Read This Before Dyeing Your Hair Black

Whether they're dyeing their hair for a new role, red carpet, or simply for social media, it seems like certain celebrities are constantly going through color transformations. In 2021, stars such as Demi Lovato rocked the blue-hair aesthetic, while 2020's quarantine months inspired quite a few A-list hair transformations, from rainbows to chocolatey brunette locks and back again. 

As stylist Michelle Schindler told Women's Health, "rich brunette" is one of 2022's go-to hair colors, with celebs like Addison Rae and Lily James opting for darker shades. Ultimately, dyeing your hair dark brown or even fully black will actually make it look healthier. As Hello Giggles explains, "When you're going dark, you're adding something and when you go light, you're stripping away." 

Darker hair can also help hide pre-existing damage. "Because the hairs are thicker naturally, dark hair is better at camouflaging damage than light hair," colorist Adrian Wallace noted in an interview with Women's Health, adding that "it weighs down flyaways and split ends [too]." Despite the benefits, it's important to understand the aftercare and upkeep required when dyeing your hair black. 

Consider your hair texture and past damage

Unlike dyeing your hair a lighter shade — a process that is often damaging, per Healthline — the majority of textures easily adapt to darker dyes. Stylist Sarah Klein confirmed with Bustle: "Typically most hair types can handle it." However, "It's always good to check the porosity and elasticity of the hair and do treatments before any color service." 

If your hair is damaged from previous salon visits or at-home experimentation, it might be best to hold off on coloring it again until those fried strands heal. Alternatively, investing in a protein treatment before making a drastic color change could help restore hydration and cut down on breakage at the same time. 

Luckily, according to hair colorist Kathy Debriski, it will take less time to darken high-porosity hair. She noted, "Curly hair tends to have a rougher cuticle, which makes it porous and it will absorb the color quicker." Likewise, if you're dyeing your hair at home, make sure to factor texture into your timing.

It's never as simple as just using a single color

Salon professionals will add the necessary dimensions to your hair, since it's important to note that naturally-black hair is never just one shade, it's actually a subtle mixture of several different colors. Bustle explains that a trained colorist will be able to help you achieve the proper base colors before going in with the final, full black. For instance, StyleCaster recommends violet undertones for brassy hair, and gold to cover gray. 

Further, before cozying up in the salon chair, it's also important to work out which shade of black will work best with your skin tone. Pharmacy dyes that advertise a cooler base are often better DIY options. They will always look darker than pigments with warmer undertones, per Cosmopolitan. Keep in mind, though, that you may not achieve your ideal results from the comfort of your bathroom. 

StyleCaster warns that a box hair dye developer is only able to darken your natural color by two shades at most. So, if you're looking to turn your blonde or light-brown hair completely black, the salon is always your best option.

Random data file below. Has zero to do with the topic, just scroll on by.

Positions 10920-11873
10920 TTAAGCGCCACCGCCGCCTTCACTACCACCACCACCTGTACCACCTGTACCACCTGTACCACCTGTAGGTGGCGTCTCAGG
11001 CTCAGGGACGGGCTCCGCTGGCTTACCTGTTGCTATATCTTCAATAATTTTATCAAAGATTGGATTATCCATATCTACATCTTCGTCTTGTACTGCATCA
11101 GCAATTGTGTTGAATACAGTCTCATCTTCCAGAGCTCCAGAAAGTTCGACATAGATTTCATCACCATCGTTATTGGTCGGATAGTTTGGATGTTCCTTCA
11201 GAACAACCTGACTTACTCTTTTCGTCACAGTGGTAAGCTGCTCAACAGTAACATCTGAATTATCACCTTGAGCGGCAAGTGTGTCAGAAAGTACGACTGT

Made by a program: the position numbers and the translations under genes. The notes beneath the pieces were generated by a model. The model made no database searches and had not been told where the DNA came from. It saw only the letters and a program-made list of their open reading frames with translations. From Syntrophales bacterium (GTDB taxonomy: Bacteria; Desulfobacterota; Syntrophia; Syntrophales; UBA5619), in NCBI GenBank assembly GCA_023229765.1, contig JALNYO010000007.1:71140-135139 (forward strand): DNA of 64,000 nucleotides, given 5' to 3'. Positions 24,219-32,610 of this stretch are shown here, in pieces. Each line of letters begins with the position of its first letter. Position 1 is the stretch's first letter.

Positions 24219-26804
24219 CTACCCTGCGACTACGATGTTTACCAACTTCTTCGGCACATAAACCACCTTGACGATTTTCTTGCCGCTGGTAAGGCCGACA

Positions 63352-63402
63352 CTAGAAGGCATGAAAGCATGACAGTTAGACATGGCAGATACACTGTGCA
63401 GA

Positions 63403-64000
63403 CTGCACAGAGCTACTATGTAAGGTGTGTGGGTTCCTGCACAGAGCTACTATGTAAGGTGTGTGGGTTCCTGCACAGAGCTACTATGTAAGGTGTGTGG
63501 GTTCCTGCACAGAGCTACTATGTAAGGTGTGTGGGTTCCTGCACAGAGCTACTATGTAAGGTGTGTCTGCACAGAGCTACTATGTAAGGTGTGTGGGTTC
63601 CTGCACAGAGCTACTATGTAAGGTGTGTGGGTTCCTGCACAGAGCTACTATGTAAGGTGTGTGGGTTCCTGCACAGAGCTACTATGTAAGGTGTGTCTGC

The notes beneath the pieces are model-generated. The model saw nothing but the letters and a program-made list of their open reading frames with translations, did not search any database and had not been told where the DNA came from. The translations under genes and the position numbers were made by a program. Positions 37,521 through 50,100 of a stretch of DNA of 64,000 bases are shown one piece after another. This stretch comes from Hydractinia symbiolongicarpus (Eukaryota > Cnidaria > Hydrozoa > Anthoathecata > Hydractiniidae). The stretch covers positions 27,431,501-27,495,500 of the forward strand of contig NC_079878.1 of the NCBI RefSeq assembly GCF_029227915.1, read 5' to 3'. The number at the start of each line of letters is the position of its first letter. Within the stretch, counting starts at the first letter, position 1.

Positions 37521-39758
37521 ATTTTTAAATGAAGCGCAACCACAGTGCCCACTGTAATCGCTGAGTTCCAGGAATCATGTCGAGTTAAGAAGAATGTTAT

You'll have to refresh your brows and make-up

It's important to match your eyebrows to your newly-black hair — unless you're going for the popular bleached brow trend, of course. When tinting your eyebrows, always take the necessary precautions. Hair dye can be extremely harmful if it gets in your eyes. As always, you're likely to get better (and safer!) results if you let a professional handle the chemicals.

After dyeing your hair, you also might need to change up your makeup routine to better match the new shade. According to Allure, black hair is often complimented by warmer-toned colors. Invest in a good bronzer and autumnal cream shadows. Or, now that '90s grunge is officially back, per Byrdie, pre-2000s baby blue eyeshadow and cool-toned liners can also make your black hair look especially chic.

If you're really looking to go the extra mile, it's also worth considering wardrobe pieces that better match the new shade. For instance, Who What Wear points out that bright red is especially powerful when paired with dark hair. 

Ensure you don't neglect the upkeep after coloring

Perhaps the most important thing to consider before dyeing your hair black is the long-term commitment it requires. Certain shampoos and heat styling, for instance, can quickly strip your new color. After your trip to the stylist, invest in some color-safe shampoos, i.e. products that will help you maintain the look for longer. 

As StyleCaster points out, you'll also need to maintain your roots, especially if you dyed your hair black from a natural light blonde or brown. And, if for whatever reason you regret your dark dye decision, be aware that it's super difficult to backtrack. According to professional colorist Laura Estroff, "When you lift your hair from being dyed dark, you have an extra layer of hair color that you have to break through."

She continued, "It will get lighter [eventually], but it will likely be darker than your target," (via Hello Giggles). In other words, if you're disappointed with the color, you'll have to wait it out, so be prepared before taking the plunge.